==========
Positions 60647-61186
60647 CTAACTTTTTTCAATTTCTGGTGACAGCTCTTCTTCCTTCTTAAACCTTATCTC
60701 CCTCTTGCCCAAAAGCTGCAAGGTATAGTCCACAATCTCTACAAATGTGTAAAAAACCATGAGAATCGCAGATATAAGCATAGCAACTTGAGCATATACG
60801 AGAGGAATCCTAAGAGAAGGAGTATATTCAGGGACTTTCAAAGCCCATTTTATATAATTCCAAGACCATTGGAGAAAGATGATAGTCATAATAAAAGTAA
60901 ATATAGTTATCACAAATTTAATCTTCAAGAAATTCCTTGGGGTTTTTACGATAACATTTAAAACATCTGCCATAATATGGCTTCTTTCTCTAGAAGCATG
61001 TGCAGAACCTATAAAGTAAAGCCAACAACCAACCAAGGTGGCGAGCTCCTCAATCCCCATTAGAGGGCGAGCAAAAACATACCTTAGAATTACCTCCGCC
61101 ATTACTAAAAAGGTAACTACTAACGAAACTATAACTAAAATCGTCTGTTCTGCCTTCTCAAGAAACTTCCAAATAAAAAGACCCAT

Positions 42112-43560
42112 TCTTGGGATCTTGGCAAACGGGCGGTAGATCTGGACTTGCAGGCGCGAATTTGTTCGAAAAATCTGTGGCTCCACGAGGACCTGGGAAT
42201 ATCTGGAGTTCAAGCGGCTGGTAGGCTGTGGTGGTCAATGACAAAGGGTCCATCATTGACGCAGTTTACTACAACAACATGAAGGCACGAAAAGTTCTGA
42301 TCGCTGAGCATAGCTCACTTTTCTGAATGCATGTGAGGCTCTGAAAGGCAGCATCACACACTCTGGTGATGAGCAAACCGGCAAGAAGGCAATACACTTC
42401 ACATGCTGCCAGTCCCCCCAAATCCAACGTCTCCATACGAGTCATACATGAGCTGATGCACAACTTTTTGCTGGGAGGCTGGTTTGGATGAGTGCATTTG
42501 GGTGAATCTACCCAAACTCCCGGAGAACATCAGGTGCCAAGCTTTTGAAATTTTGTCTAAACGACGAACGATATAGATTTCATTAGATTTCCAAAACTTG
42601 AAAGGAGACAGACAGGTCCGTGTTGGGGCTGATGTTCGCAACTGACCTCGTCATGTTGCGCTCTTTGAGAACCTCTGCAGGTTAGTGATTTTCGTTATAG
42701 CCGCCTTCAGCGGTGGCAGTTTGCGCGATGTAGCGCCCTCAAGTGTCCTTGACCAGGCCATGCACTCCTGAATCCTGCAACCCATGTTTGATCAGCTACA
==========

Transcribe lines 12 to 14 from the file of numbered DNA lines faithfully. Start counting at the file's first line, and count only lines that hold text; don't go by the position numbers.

42401 ACATGCTGCCAGTCCCCCCAAATCCAACGTCTCCATACGAGTCATACATGAGCTGATGCACAACTTTTTGCTGGGAGGCTGGTTTGGATGAGTGCATTTG
42501 GGTGAATCTACCCAAACTCCCGGAGAACATCAGGTGCCAAGCTTTTGAAATTTTGTCTAAACGACGAACGATATAGATTTCATTAGATTTCCAAAACTTG
42601 AAAGGAGACAGACAGGTCCGTGTTGGGGCTGATGTTCGCAACTGACCTCGTCATGTTGCGCTCTTTGAGAACCTCTGCAGGTTAGTGATTTTCGTTATAG